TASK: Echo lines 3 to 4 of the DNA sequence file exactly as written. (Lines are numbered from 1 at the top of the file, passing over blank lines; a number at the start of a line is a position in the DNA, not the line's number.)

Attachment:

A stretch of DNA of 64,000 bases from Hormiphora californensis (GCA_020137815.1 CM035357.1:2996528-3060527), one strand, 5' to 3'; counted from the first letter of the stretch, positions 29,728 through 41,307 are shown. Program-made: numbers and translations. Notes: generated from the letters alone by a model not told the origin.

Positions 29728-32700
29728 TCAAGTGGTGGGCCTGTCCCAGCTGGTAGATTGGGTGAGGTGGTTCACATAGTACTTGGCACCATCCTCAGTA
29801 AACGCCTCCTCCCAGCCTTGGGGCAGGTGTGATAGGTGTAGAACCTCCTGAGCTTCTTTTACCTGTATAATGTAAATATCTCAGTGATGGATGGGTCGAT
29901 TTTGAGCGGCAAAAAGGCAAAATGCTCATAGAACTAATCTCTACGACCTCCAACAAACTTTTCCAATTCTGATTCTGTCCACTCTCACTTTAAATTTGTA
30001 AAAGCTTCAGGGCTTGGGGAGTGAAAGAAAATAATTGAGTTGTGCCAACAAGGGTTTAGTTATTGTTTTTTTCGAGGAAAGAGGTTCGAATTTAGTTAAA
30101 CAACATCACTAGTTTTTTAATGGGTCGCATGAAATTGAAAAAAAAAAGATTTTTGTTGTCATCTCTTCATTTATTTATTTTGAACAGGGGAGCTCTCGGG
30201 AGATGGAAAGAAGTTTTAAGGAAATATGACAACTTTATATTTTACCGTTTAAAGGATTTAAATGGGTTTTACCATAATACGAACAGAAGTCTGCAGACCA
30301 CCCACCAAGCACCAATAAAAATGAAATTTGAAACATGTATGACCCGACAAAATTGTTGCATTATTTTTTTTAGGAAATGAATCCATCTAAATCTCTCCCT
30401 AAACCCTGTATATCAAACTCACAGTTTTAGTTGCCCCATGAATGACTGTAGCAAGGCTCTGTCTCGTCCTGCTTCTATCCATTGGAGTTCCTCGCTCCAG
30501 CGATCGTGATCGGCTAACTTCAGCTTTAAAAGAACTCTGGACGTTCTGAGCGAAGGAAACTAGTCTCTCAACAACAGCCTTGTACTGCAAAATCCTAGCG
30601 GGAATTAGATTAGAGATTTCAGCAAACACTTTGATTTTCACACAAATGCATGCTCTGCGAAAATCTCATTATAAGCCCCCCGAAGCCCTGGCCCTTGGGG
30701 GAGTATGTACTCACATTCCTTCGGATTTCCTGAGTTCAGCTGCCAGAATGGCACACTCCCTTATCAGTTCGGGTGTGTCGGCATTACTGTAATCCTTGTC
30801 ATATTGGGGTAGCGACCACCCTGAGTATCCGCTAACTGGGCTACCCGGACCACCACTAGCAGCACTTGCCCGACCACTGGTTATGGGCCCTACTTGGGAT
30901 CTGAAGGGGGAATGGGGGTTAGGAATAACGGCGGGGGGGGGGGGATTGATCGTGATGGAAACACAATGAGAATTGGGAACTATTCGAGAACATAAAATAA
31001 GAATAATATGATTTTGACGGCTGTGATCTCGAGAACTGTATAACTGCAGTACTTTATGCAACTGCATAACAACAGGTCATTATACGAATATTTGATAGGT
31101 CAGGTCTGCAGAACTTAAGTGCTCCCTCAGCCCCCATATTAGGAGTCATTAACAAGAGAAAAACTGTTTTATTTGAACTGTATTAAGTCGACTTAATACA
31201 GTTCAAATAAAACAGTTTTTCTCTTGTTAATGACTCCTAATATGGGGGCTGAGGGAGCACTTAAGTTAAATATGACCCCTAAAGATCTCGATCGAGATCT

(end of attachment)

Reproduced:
29728 TCAAGTGGTGGGCCTGTCCCAGCTGGTAGATTGGGTGAGGTGGTTCACATAGTACTTGGCACCATCCTCAGTA
29801 AACGCCTCCTCCCAGCCTTGGGGCAGGTGTGATAGGTGTAGAACCTCCTGAGCTTCTTTTACCTGTATAATGTAAATATCTCAGTGATGGATGGGTCGAT